ISSN 2330-717X

Hagia Sophia: The Meaning Of Ottoman Symbolism – Analysis


The first Friday sermon after Hagia Sophia reverted to being a mosque saw the imam leaning on a sword as part of Turkish cultural tradition. It raises discussion about the relationship between Ottoman and Islamic legacies.


By Paul Hedges and Mohammed Gamal Abdelnour*

Following the decision on 10 July 2020 that reverted Hagia Sophia from a museum back to a mosque, after 85 years, it was reopened for Islamic prayer on 24 July. That day, Ali Erbaş, head the government’s Turkish Directorate of Religious Affairs (Diyanet), delivered a sermon from the mimbar holding an Ottoman sword.

The symbolism of the act accompanying this sermon, or khutbah, has triggered discussion among both non-Muslims and Muslims. While Greek voices claim it revives a neo-Ottoman vision of a conquering power, Turkey’s governmental voices defended it as a cultural manifestation of Turkish heritage and traditions.

Ottoman Justification

Justifying this act, Erbas told journalists: “Khutbahs had been delivered with a sword, without interruption, for 481 years. If Allah permits, we will resume this tradition from now on.” He linked this to Hagia Sophia being a mosque that emerged out of the conquest of Constantinople.

However, appealing to tradition could be problematic. In many canonical hadith collections, such as by Sunnan Ibn Majah, it is narrated that the Prophet, even on the battlefield, would lean on a bow rather than a sword when giving a speech. Moreover, in delivering a khutbah, he leant on his staff.


And in his Zād al-ma‘ād, Ibn al-Qayyim (d. 1350 AD) attributed to ignorance the belief that Muhammad would lean on a sword, especially if this was linked to the contentious association of spreading Islam with the sword — a misconception that modern Muslims have also been refuting, such as ‘Abbās al-‘Aqqād in his Ḥaqā’q al-islām.

Legal and Political Debates

On the legal side, the primary debate concerned the question of whether the 1934 decision by Mustafa Kemal Ataturk, the founder of post-Ottoman secular Turkey who turned Hagia Sophia from a mosque into a museum, was legitimate.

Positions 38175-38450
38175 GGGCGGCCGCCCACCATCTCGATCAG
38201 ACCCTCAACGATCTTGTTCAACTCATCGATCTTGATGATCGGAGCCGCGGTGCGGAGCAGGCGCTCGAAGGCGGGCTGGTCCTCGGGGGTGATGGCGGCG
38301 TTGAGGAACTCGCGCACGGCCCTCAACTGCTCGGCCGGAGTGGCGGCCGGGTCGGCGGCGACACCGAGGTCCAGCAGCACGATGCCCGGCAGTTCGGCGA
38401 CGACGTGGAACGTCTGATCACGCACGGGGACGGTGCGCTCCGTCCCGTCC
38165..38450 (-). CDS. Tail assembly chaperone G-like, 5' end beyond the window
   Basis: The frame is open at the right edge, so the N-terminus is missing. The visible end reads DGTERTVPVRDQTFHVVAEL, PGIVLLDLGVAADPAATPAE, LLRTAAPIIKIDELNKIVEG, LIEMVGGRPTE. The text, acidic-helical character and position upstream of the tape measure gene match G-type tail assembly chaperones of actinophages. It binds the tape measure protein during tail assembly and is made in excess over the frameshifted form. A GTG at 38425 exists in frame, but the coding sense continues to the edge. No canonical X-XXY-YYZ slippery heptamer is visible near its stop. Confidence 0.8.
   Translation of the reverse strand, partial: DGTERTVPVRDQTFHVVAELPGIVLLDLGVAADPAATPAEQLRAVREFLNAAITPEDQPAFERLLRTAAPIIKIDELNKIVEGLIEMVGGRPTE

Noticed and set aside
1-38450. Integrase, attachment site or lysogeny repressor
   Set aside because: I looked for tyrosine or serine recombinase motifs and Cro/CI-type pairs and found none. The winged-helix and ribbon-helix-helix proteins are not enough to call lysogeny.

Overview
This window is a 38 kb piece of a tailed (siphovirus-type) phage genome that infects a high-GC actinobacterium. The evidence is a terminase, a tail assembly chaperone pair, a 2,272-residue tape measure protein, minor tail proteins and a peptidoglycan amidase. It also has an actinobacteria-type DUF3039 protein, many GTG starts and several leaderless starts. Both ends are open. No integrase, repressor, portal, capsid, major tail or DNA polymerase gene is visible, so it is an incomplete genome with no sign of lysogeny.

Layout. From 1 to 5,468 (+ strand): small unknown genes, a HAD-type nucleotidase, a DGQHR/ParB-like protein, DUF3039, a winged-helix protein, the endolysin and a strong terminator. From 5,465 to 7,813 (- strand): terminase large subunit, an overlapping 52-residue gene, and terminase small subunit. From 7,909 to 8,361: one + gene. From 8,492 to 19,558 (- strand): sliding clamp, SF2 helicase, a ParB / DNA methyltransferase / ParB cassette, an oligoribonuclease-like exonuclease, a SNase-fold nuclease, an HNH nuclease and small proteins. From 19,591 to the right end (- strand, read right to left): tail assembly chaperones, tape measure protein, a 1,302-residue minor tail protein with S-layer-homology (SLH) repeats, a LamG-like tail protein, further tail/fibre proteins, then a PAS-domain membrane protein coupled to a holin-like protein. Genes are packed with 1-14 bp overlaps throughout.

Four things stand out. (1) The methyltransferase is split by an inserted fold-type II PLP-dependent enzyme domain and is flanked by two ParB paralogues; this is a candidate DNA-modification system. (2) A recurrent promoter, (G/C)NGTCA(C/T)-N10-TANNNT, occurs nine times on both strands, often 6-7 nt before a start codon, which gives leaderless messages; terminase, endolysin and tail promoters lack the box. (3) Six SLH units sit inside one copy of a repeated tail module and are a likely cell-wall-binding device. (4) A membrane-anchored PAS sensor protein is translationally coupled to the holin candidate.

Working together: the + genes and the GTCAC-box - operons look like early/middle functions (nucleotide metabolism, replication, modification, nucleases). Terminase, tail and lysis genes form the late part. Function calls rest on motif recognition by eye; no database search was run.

This related to the Islamic charitable status (waqf) granted to Hagia Sophia by Sultan Mehmet II (known as Mehmet al-Fātiḥ “The Conqueror”) when he converted it from a church to a mosque in 1453. Scholars point out that in Islamic ruling, once a property is declared a charitable trust, it gains an unalienable, perpetual status. If the granting of waqf is an inviolable act, then changing Hagia Sophia’s mosque status to a museum would have been illegal.

Here, religious claims compete with Turkey’s secular laws amidst a situation which many have described as post-secularism. The sermon was seen by some as opposing Turkey’s secular and multicultural status.

While the decision to revert to its mosque status seems to fall within Turkey’s own sovereignty, that Hagia Sophia is a UNESCO World Heritage Site meant wider consultation was needed. It also was a decision that has emotional and political ramifications beyond Turkey. While Erdogan needs to bolster support for his own brand of Islamist populism nationally, it also may be designed to help stake his claim as a global Muslim leader.

Islamic Legacies

Another talking point is whether this reversion is even justified under Islamic auspices. Mehmet’s conversion of Hagia Sophia contrasted with the example set by Caliph Umar, a Companion of the Prophet, who consciously ensured that both the Holy Sepulchre in Jerusalem and the Church of the Nativity in Bethlehem were not converted into mosques.

Against this, citing medieval Islamic jurisprudence, for instance, al-Baḥr al-rāʼiq, sharḥ Kanz al-daqāʼiq, some see the conversion of churches (and other buildings) into mosques as legitimate when territories were taken by force rather than having surrendered.